Off to the Bog!
For millennia, the bogs of Ireland provided the only fuel available for the ordinary people of Ireland to heat their homes. The cuttings from the bogs were known as turf or peat and its sweet aroma as it burnt in the kitchen fires of family cottages was a characteristic of the Irish countryside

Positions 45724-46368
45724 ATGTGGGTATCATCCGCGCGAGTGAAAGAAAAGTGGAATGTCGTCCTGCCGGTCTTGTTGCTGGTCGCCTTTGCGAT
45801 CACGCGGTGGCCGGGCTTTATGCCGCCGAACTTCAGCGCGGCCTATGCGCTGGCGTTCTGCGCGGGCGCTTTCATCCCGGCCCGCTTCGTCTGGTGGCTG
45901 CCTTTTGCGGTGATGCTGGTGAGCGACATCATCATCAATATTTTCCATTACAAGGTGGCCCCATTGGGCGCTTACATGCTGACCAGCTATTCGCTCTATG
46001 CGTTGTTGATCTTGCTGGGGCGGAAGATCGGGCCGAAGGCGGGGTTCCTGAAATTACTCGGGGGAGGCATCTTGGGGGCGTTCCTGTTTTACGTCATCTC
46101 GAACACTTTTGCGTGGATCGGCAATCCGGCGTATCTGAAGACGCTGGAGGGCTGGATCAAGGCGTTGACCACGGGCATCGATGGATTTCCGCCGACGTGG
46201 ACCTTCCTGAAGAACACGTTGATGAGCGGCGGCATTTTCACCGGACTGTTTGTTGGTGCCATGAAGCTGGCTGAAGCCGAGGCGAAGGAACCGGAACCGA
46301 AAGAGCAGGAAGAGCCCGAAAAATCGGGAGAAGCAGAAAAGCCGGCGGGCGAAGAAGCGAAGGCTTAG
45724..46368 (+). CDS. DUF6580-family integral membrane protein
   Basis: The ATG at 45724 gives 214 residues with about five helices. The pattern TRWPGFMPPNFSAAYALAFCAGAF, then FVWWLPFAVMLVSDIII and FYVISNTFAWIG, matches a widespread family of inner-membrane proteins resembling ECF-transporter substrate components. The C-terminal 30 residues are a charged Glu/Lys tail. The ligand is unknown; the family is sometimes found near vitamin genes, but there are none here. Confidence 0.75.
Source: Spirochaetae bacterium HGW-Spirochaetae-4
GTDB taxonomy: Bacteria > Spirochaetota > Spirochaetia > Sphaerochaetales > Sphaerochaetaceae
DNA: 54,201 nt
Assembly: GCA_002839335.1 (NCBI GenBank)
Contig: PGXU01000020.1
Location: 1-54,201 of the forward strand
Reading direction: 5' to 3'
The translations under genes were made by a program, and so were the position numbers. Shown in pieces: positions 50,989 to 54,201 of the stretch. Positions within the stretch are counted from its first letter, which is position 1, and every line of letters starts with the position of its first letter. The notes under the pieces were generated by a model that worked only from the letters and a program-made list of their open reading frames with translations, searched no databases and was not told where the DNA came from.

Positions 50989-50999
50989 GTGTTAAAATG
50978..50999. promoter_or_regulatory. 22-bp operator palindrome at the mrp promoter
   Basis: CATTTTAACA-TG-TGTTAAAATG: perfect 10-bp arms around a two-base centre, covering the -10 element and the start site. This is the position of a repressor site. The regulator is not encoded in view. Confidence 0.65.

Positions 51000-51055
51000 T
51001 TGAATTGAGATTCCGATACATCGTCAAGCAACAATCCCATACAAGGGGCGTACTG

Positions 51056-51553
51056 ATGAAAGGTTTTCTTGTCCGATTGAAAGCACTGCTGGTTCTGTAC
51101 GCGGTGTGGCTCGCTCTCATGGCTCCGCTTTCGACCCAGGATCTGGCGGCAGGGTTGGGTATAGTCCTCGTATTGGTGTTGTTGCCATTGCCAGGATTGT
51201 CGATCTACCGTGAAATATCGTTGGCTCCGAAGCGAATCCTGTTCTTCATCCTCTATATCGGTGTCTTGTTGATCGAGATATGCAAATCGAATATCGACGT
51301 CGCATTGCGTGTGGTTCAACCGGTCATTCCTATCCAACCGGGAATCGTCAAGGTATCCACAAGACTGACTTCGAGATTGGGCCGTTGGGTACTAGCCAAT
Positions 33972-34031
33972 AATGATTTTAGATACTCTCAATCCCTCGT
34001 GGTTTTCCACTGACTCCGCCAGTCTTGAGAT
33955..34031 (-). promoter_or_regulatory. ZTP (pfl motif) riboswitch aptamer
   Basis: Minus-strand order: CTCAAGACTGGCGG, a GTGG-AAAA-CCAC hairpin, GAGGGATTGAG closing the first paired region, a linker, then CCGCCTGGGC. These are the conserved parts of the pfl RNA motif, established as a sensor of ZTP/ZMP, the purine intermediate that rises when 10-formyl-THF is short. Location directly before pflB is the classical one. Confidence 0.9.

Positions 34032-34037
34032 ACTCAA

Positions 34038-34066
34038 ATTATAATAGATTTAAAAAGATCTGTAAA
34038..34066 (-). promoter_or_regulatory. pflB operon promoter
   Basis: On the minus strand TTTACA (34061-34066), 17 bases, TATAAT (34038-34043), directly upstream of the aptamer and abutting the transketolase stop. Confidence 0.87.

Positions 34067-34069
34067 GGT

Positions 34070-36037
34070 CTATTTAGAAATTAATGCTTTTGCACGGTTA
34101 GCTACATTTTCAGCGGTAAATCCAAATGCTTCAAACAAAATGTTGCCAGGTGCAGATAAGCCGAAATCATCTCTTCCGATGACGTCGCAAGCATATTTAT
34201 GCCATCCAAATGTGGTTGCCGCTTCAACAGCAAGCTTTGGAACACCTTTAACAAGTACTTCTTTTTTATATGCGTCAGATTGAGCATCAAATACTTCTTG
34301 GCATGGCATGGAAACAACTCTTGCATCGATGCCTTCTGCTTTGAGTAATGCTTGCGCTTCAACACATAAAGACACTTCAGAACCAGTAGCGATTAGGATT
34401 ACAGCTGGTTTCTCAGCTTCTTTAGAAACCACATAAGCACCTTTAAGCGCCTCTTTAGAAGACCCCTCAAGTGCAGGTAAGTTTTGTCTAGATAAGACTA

Many family farms in the 19th and 20th centuries possessed a strip of bogland in the locality. Working it was a great shared family experience that often lasted from dawn to dusk over many weeks during the summer months. After the cutting, the sods of turf were dried out by staking them in cone-shaped mounds known in Irish as ‘coirceog’. The task was normally done by the children of the family. Once the drying was complete, the turf would be transported back to the homestead.